Russell T Davies has said the Don’t Say Gay movement in the US proves the LGBT community cannot relax about preserving its rights.
The screenwriter, whose credits include Doctor Who and It’s A Sin, said he could sense “danger in the air” and stressed the importance of telling LGBT stories on screen.
In March, the Republican governor of Florida, Ron DeSantis, signed a Bill into law that forbids instruction on sexual orientation and gender identity from pre-school to third grade, despite criticism that it marginalises LGBT people.
During an interview with former Great British Bake Off winner John Whaite for Metro.co.uk, Davies addressed the lack of “queer” people on TV and took aim at the Bill.
He said: “Well that’s the point, visibility.
“More and more, I think that people take offence, and become prejudiced without even realising, when they imagine that something from their childhood has been undermined.
“And specifically when a fundamental visual image is altered.
“Whether that’s your childhood notion of mum and dad, or Jesus and the apostles, or boy kissing girl.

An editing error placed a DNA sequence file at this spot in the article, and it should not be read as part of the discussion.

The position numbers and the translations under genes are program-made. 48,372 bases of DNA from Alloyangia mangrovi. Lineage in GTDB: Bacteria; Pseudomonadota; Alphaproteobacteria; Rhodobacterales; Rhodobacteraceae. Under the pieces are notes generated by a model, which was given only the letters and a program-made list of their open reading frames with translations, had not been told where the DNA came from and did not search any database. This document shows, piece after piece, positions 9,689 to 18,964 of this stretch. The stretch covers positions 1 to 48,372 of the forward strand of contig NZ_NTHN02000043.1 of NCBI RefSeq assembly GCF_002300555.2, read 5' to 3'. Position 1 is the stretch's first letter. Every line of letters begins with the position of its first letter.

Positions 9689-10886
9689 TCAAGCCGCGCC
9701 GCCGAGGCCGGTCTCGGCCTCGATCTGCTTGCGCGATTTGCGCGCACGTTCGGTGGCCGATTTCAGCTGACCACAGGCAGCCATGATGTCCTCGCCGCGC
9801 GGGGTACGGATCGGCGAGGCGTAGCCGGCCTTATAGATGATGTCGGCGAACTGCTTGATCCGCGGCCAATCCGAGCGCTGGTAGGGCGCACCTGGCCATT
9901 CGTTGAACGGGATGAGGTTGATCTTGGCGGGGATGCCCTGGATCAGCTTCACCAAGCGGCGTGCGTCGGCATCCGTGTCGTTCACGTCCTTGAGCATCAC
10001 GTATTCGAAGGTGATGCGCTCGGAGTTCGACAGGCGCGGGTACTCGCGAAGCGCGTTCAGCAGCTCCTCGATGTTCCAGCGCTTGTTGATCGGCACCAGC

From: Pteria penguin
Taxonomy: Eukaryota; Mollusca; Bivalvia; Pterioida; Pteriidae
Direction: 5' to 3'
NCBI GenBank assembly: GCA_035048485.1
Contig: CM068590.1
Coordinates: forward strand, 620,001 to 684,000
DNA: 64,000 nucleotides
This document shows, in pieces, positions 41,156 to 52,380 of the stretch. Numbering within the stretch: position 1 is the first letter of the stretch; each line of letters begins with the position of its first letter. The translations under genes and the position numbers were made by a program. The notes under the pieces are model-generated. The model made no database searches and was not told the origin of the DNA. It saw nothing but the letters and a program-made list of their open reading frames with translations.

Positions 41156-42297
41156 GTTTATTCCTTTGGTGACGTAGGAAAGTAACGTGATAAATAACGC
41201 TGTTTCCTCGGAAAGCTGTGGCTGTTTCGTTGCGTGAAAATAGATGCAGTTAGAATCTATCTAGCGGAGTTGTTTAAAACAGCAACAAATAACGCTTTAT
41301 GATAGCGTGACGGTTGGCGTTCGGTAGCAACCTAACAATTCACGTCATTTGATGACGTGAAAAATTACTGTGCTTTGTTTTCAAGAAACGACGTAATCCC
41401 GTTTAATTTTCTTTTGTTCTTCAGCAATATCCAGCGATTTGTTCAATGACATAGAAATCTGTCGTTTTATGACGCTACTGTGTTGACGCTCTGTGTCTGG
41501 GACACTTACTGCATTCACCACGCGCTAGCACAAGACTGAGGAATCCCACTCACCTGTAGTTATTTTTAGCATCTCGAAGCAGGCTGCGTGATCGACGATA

“If you learnt it when you were one, then you get upset when it’s changed, even if that change is simply the harmless existence of something other.
“So that’s why we need more images, more visibility, for everyone, from the youngest age, so a wider, diverse world becomes more natural, more real, more accepted. More happy!”
Asked about his ambitions for LGBT rights, he added: “I think we need more and more, we’ve had thousands of years of straight stories, we’ve got a long way to go before we catch up.
“And there’s danger in the air.
“The Don’t Say Gay movement proves that we can’t relax.
“What happens in America, then comes here.”
Davies created the pioneering 1999 TV series Queer As Folk, which chronicled the lives of three gay men living in Manchester.
He is also returning as Doctor Who’s showrunner after departing the programme in 2009 and has cast Sex Education star Ncuti Gatwa in the lead role.